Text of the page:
50 year old amps

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Online window shopping as you do and I came across a lovely looking Sansui AU8500.

Various questions asked of the seller, particularly around capacitors and transistors. I'm told that a couple of small power supply caps were replaced and that all other capacitors and transistors are in perfect condition - apparently it's been hardly used and kept in a glass case. Good for another 50 years I'm told.

Does that sound likely to the good people of the wam?

Meanwhile, you snooze and you lose, the amp has been bought by someone else. Still, be useful to know if people think barely used capacitors can still be good after 50 years....
 
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one way to find out - run 'em up slowly on a variac, watching 'em closely - any sign of trouble, pull the plug instantly
Not much help to me as I have no idea what a variac is or how to remove caps from an amp to do this!

Question was much more general than how to actually carry out tests.

Is it likely, in your opinion, a 50 year old capacitor could still be good for some time?
 
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audio_PHIL_e

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Is it likely, in your opinion, a 50 year old capacitor could still be good for some time?
I'm not skilled enough to say. I have a Selmer Treble'n'Bass 50SV amplifier (probably dating from 1975) that I checked over a year or two ago, and none of its caps were giving any trouble. If you want a better answer, I suggest contacting a variety of amplifier repair shops - some of who will tell you to "bring it in" so that they can have a look, some will tell you "yes, replace all the electrolytics to be on the safe side" because they want to get paid for it, and others might say "don't waste your money or our time", and it'll be your choice as to who you believe. I would be likely to trust people like @rabski or @toprepairman.

PS to put your amplifier on a variac doesn't require you to remove the caps from it.
 

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I'm not skilled enough to say. I have a Selmer Treble'n'Bass 50SV amplifier (probably dating from 1975) that I checked over a year or two ago, and none of its caps were giving any trouble. If you want a better answer, I suggest contacting a variety of amplifier repair shops - some of who will tell you to "bring it in" so that they can have a look, some will tell you "yes, replace all the electrolytics to be on the safe side" because they want to get paid for it, and others might say "don't waste your money or our time", and it'll be your choice as to who you believe. I would be likely to trust people like @rabski or @toprepairman.

PS to put your amplifier on a variac doesn't require you to remove the caps from it.
Thanks, a very useful answer. Kind of what I was thinking underneath the haze of not being certain and missing out.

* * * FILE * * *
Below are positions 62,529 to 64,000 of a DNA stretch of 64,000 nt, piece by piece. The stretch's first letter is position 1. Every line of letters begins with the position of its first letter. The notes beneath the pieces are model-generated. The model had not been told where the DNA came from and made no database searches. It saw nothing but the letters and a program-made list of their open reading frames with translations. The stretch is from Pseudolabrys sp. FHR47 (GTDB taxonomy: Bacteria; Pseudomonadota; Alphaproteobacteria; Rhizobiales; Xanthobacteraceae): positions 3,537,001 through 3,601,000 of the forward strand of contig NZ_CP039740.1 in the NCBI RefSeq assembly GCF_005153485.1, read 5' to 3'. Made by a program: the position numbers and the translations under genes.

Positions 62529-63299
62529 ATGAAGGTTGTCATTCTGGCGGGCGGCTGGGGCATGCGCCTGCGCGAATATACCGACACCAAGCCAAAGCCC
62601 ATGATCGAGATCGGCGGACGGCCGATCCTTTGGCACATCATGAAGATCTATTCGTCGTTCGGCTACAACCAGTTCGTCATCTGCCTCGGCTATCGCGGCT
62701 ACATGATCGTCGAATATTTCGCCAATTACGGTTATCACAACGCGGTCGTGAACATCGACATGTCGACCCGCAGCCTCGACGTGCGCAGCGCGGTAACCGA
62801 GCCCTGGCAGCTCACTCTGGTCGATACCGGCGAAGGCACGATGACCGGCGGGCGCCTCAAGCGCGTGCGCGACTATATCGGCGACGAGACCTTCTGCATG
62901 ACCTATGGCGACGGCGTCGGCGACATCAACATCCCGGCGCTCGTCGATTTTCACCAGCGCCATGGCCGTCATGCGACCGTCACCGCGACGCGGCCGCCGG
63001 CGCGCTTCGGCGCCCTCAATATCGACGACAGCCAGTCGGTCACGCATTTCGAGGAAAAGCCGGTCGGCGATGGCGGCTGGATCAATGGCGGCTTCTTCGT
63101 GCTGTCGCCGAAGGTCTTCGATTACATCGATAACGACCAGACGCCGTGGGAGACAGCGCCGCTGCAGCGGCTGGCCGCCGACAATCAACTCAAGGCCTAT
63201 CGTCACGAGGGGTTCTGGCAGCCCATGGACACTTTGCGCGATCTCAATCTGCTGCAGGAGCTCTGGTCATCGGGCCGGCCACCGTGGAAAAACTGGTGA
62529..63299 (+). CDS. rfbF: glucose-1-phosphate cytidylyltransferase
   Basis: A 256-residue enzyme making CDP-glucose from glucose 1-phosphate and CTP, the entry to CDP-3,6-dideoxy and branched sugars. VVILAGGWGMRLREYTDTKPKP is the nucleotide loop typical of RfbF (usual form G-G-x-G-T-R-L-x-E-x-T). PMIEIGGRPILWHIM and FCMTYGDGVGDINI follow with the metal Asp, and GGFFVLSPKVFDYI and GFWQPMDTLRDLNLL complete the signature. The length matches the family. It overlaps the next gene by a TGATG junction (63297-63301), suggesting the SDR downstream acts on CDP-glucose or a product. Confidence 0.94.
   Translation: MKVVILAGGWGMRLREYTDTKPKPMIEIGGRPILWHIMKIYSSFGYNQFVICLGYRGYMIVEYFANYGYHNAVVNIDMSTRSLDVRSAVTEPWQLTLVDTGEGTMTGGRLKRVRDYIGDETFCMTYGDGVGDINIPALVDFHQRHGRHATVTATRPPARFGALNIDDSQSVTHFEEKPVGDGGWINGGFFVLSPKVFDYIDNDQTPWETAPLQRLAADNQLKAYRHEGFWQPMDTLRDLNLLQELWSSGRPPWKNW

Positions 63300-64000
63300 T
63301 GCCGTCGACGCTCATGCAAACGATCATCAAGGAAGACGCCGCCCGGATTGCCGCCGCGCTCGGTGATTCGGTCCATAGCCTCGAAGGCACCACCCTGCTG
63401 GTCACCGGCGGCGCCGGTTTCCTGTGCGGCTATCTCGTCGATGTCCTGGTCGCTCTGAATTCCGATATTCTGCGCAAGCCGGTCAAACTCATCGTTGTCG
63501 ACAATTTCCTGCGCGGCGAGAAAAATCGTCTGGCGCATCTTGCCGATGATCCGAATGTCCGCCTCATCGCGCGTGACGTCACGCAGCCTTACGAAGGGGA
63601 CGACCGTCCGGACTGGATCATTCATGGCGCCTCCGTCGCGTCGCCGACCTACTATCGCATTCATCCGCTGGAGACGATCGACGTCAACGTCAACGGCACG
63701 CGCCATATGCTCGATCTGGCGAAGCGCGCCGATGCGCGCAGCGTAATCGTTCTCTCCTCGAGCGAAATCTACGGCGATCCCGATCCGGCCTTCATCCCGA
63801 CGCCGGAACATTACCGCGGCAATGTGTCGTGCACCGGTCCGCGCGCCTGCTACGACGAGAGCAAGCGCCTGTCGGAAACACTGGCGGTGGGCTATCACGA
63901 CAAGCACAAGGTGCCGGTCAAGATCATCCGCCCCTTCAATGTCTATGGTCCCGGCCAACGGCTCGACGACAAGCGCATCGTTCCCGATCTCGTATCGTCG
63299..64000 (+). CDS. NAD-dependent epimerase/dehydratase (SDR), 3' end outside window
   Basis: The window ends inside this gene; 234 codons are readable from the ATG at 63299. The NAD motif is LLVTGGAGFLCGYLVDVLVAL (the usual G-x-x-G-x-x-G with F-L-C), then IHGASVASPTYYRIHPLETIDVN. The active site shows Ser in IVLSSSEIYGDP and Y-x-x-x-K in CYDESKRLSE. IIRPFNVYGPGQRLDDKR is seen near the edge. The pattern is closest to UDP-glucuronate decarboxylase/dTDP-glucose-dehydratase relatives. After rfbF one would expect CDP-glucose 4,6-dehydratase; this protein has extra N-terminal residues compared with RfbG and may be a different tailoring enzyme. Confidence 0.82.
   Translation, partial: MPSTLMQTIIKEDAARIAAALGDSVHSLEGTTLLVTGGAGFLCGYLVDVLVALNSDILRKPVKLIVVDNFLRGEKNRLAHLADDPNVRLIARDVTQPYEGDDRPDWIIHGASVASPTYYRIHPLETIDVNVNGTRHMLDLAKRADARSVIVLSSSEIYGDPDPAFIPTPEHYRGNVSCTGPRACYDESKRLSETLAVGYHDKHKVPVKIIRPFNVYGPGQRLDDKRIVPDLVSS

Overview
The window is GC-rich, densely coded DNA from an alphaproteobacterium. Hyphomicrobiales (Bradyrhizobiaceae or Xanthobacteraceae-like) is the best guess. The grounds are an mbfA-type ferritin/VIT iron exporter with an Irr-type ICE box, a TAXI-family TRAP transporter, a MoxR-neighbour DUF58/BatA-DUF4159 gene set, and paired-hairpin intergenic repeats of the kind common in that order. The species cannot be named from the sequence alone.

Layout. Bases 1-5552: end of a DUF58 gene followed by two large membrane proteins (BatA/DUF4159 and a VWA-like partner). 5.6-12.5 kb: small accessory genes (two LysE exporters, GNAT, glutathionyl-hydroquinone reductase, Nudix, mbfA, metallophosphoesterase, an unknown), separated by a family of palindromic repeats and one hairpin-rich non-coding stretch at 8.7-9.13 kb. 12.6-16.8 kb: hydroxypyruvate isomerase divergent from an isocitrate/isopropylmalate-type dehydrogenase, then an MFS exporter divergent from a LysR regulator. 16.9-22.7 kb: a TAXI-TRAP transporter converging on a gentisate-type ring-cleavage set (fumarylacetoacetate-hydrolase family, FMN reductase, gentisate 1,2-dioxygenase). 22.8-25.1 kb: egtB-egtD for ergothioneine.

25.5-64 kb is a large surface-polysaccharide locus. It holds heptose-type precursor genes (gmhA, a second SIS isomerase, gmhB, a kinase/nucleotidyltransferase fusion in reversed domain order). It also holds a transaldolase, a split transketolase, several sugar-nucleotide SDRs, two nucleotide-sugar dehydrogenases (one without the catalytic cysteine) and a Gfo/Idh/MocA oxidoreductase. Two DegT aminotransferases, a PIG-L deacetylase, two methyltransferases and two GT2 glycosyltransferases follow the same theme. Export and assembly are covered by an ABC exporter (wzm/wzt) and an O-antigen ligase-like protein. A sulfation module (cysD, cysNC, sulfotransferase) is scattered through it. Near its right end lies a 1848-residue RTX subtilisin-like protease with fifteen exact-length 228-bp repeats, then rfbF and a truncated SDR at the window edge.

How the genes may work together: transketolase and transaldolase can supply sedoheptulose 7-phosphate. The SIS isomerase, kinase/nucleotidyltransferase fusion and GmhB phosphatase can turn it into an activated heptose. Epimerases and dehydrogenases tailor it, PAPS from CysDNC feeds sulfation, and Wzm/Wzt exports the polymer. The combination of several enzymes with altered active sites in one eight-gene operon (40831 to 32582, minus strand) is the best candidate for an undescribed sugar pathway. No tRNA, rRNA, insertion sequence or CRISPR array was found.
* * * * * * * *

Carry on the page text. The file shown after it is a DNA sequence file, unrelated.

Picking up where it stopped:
Perhaps the best thing may have been to buy and listen, then if problems presented get it repaired.

Bit gutted I missed out on the AU8500, sounds like I ought to have trusted the seller's comments from his engineer and taken the plunge. It was a gorgeous looking amp that had all the things I needed e.g. tape out, two speaker set connections (actually three), bass - mid - treble adjustments.
 

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The rule with amps is to service every 10 years. I have a 25-year-old amp which deteriorated slowly after about 10 years and packed up in 2020 after 22 years of daily use.
It came back after 8 months in repair sounding sublime.
It took him this long because there was so much that needed replacing. Fortunately, though the transformers were good as this is the biggest expense in most amps.
I always view a second-hand amp with the necessity of spending something on servicing.
The positive in doing this is if you know a good electronic engineer it will come back better than anything that can be bought for sensible money nowadays.
These older high-end amplifiers were seriously well made and will outperform most stuff nowadays in IMO.
 

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The rule with amps is to service every 10 years. I have a 25-year-old amp which deteriorated slowly after about 10 years and packed up in 2020 after 22 years of daily use.
It came back after 8 months in repair sounding sublime.
It took him this long because there was so much that needed replacing. Fortunately, though the transformers were good as this is the biggest expense in most amps.
I always view a second-hand amp with the necessity of spending something on servicing.
The positive in doing this is if you know a good electronic engineer it will come back better than anything that can be bought for sensible money nowadays.
These older high-end amplifiers were seriously well made and will outperform most stuff nowadays in IMO.
The ten year rule sounds practical. As does factoring in a service with second hand amps.

Now someone who knows far more will tell us amps can run for fifty years and ought to be left alone until problems appear 😂
 
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Juancho

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Well, I would say it depends on the amp. I serviced an old Sansui amp recently and all the caps measured and worked perfectly. Nonetheless the owner wanted the caps changed so changed they were.
I would say changing caps every 10 years is excessive unless it's an amp that runs very hot
 

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The ten year rule sounds practical. As does factoring in a service with second hand amps.

Now someone who knows far more will tell us amps can run for fifty years and ought to be left alone until problems appear 😂
Yes, the guy selling it!
I was lucky to find a guy that was a Roksan amplifier engineer for a long time. I dropped it off at his place and he had everything from Mcintosh, Bryston, Electrocopaniet etc, all about the same age as mine in for repair.
He talked me through various stages of the fix, as there was so much and I was interested.
After having it back in my system for a month, I rang him to tell him how impressed I was with the sound it was making.
He told me it was the most difficult fix he had ever worked on and the most complicated design.
He charged me his standard £500 fee and hand on heart I would have to spend between 5 to 10k to come close to its sound quality and copious amounts of power it can deliver into a speaker.